This week, the U.S. Department of Labour which oversees retirement plans published guidelinesaimed at investments based on environmental, social, and governance issues (ESG). On Monday the Department released a bulletin saying “fiduciaries may not sacrifice returns or assume greater risks to promote collateral environmental, social, or corporate governance (ESG) policy goals when making investment decisions.”
It also added that fiduciaries must always put in the economic interests of the plan first and avoid “too readily treating ESG issues as being economically relevant to any particular investment choice.”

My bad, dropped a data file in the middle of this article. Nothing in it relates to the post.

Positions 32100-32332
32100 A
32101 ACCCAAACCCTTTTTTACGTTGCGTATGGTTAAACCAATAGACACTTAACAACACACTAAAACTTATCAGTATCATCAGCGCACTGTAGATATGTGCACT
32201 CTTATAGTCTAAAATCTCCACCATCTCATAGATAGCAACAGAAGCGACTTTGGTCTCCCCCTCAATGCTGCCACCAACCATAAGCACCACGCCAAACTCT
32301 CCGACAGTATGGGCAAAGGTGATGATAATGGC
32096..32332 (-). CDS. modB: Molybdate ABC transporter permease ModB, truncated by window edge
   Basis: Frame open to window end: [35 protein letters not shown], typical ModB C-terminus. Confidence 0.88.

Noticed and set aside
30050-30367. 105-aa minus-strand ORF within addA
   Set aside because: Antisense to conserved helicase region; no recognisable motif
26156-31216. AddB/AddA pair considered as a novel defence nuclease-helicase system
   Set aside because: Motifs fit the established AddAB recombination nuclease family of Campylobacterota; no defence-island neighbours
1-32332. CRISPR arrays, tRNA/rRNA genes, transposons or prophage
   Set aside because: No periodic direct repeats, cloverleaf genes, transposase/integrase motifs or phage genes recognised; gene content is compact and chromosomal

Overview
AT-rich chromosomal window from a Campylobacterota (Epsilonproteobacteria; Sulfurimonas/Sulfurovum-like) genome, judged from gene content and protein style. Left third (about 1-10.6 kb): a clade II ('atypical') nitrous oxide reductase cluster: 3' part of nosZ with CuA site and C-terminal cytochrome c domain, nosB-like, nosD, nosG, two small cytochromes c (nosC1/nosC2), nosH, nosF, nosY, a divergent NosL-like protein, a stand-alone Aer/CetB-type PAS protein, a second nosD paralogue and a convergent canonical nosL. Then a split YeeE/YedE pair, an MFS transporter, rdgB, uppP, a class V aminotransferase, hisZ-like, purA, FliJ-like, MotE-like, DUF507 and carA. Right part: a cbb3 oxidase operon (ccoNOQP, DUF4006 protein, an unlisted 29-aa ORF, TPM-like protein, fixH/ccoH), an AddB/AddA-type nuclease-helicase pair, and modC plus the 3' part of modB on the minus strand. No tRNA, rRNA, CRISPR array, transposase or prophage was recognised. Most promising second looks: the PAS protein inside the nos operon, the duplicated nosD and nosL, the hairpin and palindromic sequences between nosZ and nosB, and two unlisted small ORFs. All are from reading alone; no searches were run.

ESG investing has been on the rise among North American institutional investors – according to Greenwich, 27% of institutions are applying it to some degree in their portfolios and another 45% plan to use it in the future.
The Department of Labour’s announcement came as a surprise to some in the industry, including Fiona Reynolds, chief executive officer of the United Nations Principles for Responsible Investment, who told Bloombergshe worries it will create confusion among investors. As she explained, “It is difficult to understand the reasoning…Markets are in no doubt of the materiality of ESG considerations.”